Project Update Summaries 2014
RTF Driving the Creation of Two New Cutting-Edge Immunotherapy Treatments for Neuroblastoma
The Ronan Thompson Foundation is extremely proud to partner with Solving Kids' Cancer to help bring two new next-generation treatment options to children currently battling neuroblastoma. Both clinical trials are from the emerging new treatment category, immunotherapy, that harnesses the child's own immune system to fight their cancer. In one trial that will open to children at the Children's Hospital of Philadelphia and Primary Children's Hospital Salt Lake City, the researchers will collect the child's own immune cells (T-cells) and genetically re-engineer them to attack neuroblastoma while recruiting other immune cells to do the same. The T-cells are temporarily modified so children can have multiple treatments and ensure safety. This technology is based on the same platform first developed for childhood leukemia which is demonstrating dramatic early success, and the same research team will conduct the neuroblastoma trial.
Our second trial will use a therapeutic cancer vaccine that has shown significant early promise in an initial study (sustained remissions after relapse). The phase 1 clinical trial is built on an earlier protocol and will use a vaccine that targets the GD2 and GD3 antigens on the surface of neuroblastoma cells, and include an immune adjuvant given intravenously, called beta-glucan, which stimulates the immune response to the vaccine.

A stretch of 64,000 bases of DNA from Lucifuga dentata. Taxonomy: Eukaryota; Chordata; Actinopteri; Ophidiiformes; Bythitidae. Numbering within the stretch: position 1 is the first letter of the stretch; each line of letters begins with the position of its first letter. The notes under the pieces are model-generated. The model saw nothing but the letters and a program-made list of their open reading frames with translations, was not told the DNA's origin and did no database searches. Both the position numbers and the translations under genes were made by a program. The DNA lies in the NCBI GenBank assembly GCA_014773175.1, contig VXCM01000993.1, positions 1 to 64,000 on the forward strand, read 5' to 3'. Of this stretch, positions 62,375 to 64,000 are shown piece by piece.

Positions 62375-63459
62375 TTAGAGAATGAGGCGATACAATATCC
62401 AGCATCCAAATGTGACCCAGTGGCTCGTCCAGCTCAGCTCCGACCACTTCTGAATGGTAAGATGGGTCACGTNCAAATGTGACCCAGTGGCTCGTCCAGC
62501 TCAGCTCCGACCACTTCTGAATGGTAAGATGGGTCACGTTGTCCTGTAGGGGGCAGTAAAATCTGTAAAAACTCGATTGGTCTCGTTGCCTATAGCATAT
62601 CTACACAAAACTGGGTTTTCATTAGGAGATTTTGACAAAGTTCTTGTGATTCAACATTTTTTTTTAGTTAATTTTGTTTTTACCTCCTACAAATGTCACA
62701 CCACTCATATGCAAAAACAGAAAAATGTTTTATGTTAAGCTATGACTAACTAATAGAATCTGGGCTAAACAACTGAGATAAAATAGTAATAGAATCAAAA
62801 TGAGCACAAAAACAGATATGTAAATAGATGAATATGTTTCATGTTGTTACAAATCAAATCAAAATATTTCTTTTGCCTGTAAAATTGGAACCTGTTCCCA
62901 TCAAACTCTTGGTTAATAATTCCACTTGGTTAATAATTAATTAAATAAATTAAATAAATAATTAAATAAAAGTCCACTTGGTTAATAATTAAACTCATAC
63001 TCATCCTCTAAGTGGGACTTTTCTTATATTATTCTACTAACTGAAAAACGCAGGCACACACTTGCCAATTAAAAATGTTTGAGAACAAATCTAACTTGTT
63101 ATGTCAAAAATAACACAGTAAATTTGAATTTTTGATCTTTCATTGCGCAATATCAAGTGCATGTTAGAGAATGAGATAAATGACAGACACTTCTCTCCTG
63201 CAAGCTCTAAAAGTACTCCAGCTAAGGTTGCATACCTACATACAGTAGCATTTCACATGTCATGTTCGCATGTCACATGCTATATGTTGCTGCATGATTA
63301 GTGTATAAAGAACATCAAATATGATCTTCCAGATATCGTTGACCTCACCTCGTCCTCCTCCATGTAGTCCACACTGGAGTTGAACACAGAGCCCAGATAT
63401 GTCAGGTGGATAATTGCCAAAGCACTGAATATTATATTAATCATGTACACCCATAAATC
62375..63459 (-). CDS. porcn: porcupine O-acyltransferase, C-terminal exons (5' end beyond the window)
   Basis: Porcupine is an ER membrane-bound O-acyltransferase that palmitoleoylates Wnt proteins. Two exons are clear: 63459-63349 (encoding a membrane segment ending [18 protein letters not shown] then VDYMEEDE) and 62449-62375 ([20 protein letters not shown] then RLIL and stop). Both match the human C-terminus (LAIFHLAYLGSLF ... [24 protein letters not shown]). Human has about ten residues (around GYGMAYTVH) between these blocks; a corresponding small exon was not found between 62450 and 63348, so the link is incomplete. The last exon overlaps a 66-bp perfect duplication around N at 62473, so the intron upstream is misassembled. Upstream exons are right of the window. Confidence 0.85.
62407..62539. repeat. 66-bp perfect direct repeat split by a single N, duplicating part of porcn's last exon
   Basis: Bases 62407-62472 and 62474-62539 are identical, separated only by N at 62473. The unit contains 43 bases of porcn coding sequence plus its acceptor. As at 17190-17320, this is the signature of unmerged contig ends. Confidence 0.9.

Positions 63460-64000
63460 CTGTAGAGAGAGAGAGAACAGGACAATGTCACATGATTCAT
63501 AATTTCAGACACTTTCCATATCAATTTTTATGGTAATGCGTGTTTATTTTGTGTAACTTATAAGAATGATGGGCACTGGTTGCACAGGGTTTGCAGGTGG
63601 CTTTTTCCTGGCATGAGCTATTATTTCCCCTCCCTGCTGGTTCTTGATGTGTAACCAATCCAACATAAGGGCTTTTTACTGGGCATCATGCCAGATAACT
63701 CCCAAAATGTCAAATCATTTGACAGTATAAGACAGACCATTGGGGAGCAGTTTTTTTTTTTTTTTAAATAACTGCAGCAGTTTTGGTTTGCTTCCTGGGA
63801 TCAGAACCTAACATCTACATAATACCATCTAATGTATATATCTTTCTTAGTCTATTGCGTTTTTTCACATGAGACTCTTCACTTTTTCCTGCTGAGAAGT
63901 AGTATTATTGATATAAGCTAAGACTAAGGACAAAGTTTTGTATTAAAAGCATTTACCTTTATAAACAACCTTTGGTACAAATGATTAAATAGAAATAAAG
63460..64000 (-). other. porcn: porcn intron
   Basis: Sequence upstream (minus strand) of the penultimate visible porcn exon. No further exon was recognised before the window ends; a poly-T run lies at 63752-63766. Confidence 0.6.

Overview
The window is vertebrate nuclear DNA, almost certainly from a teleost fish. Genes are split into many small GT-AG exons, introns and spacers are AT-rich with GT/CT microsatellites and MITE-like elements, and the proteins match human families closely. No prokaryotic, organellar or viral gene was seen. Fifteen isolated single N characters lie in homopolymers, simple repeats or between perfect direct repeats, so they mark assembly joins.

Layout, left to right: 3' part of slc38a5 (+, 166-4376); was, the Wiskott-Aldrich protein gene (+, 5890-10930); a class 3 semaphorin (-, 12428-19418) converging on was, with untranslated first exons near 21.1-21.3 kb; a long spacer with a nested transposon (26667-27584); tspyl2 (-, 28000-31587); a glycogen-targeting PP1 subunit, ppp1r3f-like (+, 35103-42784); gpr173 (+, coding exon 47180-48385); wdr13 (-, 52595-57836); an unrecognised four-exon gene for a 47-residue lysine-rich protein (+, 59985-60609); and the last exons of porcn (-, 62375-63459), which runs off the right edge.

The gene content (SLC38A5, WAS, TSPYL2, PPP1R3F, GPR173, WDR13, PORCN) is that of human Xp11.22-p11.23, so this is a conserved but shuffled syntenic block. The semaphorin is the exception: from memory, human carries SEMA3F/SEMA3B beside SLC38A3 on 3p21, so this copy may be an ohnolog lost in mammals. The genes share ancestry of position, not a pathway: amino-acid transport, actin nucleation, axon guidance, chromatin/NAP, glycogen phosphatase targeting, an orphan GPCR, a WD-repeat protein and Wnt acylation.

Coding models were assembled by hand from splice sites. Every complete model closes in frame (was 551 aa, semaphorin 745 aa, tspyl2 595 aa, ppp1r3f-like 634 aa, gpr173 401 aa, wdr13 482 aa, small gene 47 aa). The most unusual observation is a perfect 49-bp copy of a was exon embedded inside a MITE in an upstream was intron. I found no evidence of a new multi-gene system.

Significantly, this trial also marks the first effort to provide access of promising treatment options to children in other countries who currently have to travel to the U.S. to enroll on cutting-edge clinical trials after relapse. The low-toxicity vaccine was developed by researchers at Memorial Sloan-Kettering Cancer Center (MSKCC) in New York City, which is participating in the trial alongside Bristol Children’s Hospital in the UK, and the Hospital Sant Joan de Déu Barcelona, in Spain. In addition, the trial is the first-of-its kind to have international cancer centers collaborate on an immunotherapeutic for pediatrics and have international pediatric cancer charities collaborate to fund it.